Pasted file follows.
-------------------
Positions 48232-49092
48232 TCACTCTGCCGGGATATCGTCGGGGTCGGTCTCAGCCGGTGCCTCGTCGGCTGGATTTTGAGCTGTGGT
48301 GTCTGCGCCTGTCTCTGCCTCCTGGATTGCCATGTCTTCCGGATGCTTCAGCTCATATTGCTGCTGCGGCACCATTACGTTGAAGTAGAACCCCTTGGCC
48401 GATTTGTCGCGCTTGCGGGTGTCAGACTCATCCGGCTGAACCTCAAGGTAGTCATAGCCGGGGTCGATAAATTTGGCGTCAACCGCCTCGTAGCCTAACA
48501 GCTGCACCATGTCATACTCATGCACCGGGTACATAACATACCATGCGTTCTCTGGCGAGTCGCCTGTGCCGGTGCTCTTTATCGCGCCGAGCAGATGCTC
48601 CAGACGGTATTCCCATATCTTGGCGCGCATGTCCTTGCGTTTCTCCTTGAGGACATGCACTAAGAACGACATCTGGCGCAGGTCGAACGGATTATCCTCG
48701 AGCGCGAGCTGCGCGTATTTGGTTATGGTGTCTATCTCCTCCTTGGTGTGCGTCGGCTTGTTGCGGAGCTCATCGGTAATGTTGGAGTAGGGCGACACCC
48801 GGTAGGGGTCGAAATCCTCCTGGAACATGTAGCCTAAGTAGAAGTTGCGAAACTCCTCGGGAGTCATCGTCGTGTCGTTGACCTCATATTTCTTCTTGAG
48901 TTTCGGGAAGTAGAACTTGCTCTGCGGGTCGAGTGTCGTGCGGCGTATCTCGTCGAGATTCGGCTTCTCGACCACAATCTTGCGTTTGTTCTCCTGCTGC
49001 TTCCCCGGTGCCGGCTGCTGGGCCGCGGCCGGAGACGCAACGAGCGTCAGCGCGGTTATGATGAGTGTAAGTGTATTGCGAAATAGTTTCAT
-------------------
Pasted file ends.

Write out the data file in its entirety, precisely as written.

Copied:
Positions 48232-49092
48232 TCACTCTGCCGGGATATCGTCGGGGTCGGTCTCAGCCGGTGCCTCGTCGGCTGGATTTTGAGCTGTGGT
48301 GTCTGCGCCTGTCTCTGCCTCCTGGATTGCCATGTCTTCCGGATGCTTCAGCTCATATTGCTGCTGCGGCACCATTACGTTGAAGTAGAACCCCTTGGCC
48401 GATTTGTCGCGCTTGCGGGTGTCAGACTCATCCGGCTGAACCTCAAGGTAGTCATAGCCGGGGTCGATAAATTTGGCGTCAACCGCCTCGTAGCCTAACA
48501 GCTGCACCATGTCATACTCATGCACCGGGTACATAACATACCATGCGTTCTCTGGCGAGTCGCCTGTGCCGGTGCTCTTTATCGCGCCGAGCAGATGCTC
48601 CAGACGGTATTCCCATATCTTGGCGCGCATGTCCTTGCGTTTCTCCTTGAGGACATGCACTAAGAACGACATCTGGCGCAGGTCGAACGGATTATCCTCG
48701 AGCGCGAGCTGCGCGTATTTGGTTATGGTGTCTATCTCCTCCTTGGTGTGCGTCGGCTTGTTGCGGAGCTCATCGGTAATGTTGGAGTAGGGCGACACCC
48801 GGTAGGGGTCGAAATCCTCCTGGAACATGTAGCCTAAGTAGAAGTTGCGAAACTCCTCGGGAGTCATCGTCGTGTCGTTGACCTCATATTTCTTCTTGAG
48901 TTTCGGGAAGTAGAACTTGCTCTGCGGGTCGAGTGTCGTGCGGCGTATCTCGTCGAGATTCGGCTTCTCGACCACAATCTTGCGTTTGTTCTCCTGCTGC
49001 TTCCCCGGTGCCGGCTGCTGGGCCGCGGCCGGAGACGCAACGAGCGTCAGCGCGGTTATGATGAGTGTAAGTGTATTGCGAAATAGTTTCAT